News / Science & Technology

'Comet of the Century' Already May Have Fizzled Out

Comet ISON is shown in this NASA handout photographed by the Hubble telescope, April 10, 2013.
Comet ISON is shown in this NASA handout photographed by the Hubble telescope, April 10, 2013.
Reuters
Astronomers slated to meet this week to discuss observing plans for Comet ISON may not have much to talk about. The so-called “Comet of the Century” may already have fizzled out.
 
“The future of comet ISON does not look bright,” astronomer Ignacio Ferrin, with the University of Antioquia in Colombia, said in a statement on Monday.
 
Ferrin's calculations show the comet, which is currently moving toward the sun at 16 miles (26 km) per second, has not brightened since mid-January. That may be because the comet is already out of ice particles in its body, which melt as the comet moves closer to the sun, creating a long, bright tail.
 
Another theory is that the comet is covered in a layer of silicate dust that snuffs out water vapor and other gasses that brighten the comet.
 
“Comet ISON has been on a standstill for more than 132 days ... a rather puzzling feat,” Ferrin wrote in a paper submitted to the Monthly Notices of the Royal Astronomical Society and posted online at the archival site arXiv.org.
 
The comet, named ISON for the International Scientific Optical Network that made its discovery, was found in September 2012 by two amateur Russian astronomers.
 
It is due to pass about 724,000 miles (1.2 million km) from the sun on Nov. 28. The relatively close pass was expected to create a massive tail that some scientists predict will be visible even in daylight.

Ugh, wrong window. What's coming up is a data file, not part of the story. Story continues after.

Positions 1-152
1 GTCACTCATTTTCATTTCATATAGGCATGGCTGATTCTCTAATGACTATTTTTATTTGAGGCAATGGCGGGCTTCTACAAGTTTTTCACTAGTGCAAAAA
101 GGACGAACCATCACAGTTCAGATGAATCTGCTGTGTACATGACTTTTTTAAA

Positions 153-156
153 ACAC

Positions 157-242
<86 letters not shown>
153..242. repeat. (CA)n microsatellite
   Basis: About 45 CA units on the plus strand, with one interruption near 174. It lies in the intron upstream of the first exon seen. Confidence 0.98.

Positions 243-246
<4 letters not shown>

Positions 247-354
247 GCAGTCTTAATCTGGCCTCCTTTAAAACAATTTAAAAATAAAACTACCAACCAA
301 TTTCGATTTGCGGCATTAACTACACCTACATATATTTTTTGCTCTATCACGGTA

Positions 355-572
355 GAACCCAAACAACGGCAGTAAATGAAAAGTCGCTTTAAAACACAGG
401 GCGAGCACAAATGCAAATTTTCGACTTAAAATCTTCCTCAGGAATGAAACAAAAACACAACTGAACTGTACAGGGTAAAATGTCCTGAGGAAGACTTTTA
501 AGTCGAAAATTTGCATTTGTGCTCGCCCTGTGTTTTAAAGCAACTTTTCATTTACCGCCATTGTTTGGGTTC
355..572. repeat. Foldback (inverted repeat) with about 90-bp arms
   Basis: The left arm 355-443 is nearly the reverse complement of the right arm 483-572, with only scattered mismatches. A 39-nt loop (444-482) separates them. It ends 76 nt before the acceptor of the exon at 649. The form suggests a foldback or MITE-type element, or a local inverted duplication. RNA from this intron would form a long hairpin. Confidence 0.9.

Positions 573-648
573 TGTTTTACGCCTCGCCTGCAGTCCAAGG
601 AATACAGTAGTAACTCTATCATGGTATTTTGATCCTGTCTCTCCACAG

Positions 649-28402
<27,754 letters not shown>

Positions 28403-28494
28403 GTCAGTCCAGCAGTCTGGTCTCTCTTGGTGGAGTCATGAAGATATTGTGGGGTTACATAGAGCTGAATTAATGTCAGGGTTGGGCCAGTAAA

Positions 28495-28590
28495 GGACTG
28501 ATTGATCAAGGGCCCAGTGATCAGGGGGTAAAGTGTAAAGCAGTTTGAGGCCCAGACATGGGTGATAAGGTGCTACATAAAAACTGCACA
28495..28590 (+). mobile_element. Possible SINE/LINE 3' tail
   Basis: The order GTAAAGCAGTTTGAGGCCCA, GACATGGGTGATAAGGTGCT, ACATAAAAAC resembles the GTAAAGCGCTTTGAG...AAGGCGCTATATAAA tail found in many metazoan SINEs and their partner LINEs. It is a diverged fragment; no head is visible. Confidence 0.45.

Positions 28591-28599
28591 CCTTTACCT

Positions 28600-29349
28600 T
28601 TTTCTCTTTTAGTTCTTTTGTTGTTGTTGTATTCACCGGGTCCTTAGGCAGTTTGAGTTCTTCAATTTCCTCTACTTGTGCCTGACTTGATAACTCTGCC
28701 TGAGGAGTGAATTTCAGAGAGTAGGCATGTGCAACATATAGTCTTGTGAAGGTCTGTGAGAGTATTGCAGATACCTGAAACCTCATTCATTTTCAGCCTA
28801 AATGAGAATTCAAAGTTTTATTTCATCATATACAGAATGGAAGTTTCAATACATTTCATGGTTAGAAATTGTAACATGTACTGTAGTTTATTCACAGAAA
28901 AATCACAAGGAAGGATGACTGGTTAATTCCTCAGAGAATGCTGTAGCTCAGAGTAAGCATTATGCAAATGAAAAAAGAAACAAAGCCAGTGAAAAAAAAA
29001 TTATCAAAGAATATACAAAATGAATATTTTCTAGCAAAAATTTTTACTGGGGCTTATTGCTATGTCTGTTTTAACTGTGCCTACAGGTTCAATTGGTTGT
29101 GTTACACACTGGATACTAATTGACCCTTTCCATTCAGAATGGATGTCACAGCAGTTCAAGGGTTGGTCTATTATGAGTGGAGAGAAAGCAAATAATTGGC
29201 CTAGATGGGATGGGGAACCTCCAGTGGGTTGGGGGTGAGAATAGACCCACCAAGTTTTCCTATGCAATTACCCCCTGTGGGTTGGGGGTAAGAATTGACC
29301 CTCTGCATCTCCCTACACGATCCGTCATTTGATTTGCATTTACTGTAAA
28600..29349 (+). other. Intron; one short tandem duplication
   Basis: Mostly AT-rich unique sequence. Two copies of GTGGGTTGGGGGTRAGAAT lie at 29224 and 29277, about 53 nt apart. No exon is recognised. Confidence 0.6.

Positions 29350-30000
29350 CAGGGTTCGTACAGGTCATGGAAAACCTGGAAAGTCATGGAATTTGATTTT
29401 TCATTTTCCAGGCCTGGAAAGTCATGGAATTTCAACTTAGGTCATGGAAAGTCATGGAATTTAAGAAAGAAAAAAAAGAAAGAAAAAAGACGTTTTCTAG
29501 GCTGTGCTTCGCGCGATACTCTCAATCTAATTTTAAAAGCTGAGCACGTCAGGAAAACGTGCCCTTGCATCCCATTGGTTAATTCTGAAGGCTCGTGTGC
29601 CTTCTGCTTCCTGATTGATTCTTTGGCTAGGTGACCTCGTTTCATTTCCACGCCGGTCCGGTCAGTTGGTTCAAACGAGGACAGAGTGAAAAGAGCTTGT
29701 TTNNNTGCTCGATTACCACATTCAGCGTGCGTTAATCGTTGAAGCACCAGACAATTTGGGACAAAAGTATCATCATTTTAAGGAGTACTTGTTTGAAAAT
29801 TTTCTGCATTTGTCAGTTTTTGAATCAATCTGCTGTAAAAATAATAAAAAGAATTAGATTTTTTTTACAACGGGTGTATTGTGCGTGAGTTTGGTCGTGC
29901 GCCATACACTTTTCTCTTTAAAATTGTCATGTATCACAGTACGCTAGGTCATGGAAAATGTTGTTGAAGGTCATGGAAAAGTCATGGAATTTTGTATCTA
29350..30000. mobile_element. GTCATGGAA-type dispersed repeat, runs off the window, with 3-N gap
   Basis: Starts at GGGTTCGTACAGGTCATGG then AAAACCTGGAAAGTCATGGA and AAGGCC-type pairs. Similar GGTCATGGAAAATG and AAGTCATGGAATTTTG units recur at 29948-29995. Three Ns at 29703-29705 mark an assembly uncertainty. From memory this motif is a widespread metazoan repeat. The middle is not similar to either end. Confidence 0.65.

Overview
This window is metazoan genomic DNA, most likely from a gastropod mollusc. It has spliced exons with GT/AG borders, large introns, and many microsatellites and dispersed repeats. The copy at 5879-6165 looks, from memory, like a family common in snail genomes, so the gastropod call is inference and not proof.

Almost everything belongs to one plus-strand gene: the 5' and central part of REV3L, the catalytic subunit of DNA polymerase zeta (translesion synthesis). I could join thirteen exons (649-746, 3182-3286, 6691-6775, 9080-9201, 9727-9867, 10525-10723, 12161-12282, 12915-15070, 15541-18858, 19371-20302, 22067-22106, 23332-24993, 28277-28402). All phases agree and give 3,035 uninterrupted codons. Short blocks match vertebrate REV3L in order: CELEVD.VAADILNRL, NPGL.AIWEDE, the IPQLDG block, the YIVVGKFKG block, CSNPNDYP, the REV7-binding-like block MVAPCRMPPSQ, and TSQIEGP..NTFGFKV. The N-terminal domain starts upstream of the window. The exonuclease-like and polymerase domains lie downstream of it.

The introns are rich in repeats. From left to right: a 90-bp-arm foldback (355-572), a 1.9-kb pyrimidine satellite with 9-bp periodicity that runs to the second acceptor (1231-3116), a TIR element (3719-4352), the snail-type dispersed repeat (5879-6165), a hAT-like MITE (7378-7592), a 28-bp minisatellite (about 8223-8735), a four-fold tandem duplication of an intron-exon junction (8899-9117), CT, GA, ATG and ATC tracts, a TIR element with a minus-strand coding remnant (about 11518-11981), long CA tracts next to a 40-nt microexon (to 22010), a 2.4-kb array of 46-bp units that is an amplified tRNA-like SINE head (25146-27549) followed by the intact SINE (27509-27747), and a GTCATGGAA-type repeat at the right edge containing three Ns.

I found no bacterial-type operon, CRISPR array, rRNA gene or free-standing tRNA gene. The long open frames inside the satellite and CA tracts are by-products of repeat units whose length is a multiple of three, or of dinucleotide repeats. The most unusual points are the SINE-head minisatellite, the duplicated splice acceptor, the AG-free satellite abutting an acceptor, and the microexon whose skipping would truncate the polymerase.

If it survives, that is. At that distance, the comet would reach temperatures of about 4,900 degrees Fahrenheit (2,700 degrees Celsius) - hot enough to melt lead. It may also be pulled apart by the sun's gravity.
 
Scientists believe the comet hails from the Oort Cloud, a cluster of icy rocks that circle the sun about 50,000 times farther away than Earth's orbit. Calculations show Comet ISON is making its first - and possibly last - voyage into the inner solar system.

You May Like

US Investors Eye IPO for China's Alibaba

E-commerce giant handled 80 percent of China's online business last year, logging more Internet transactions than US-based Amazon.com and eBay combined More

Video Uneasy Calm Settles Over Israel, Gaza Strip

As cease-fire begins, Palestinians celebrate in streets; Israelis remain wary More

Video Chinese Doctors Use 3-D Spinal Implant

In treatment of a 12-year-old boy Chinese doctors used a 3-D printer and special software to create an exact replica of vertebra More

This forum has been closed.
Comments
     
There are no comments in this forum. Be first and add one

Featured Videos

Your JavaScript is turned off or you have an old version of Adobe's Flash Player. Get the latest Flash player.
Chinese Doctors Use 3-D Spinal Implanti
X
August 27, 2014 4:53 PM
A Chinese boy suffering from a debilitating bone disease has become the first patient with a part of his spine created in a three-dimensional printer. Doctors say he will soon regain normal mobility. VOA’s George Putic reports.
Video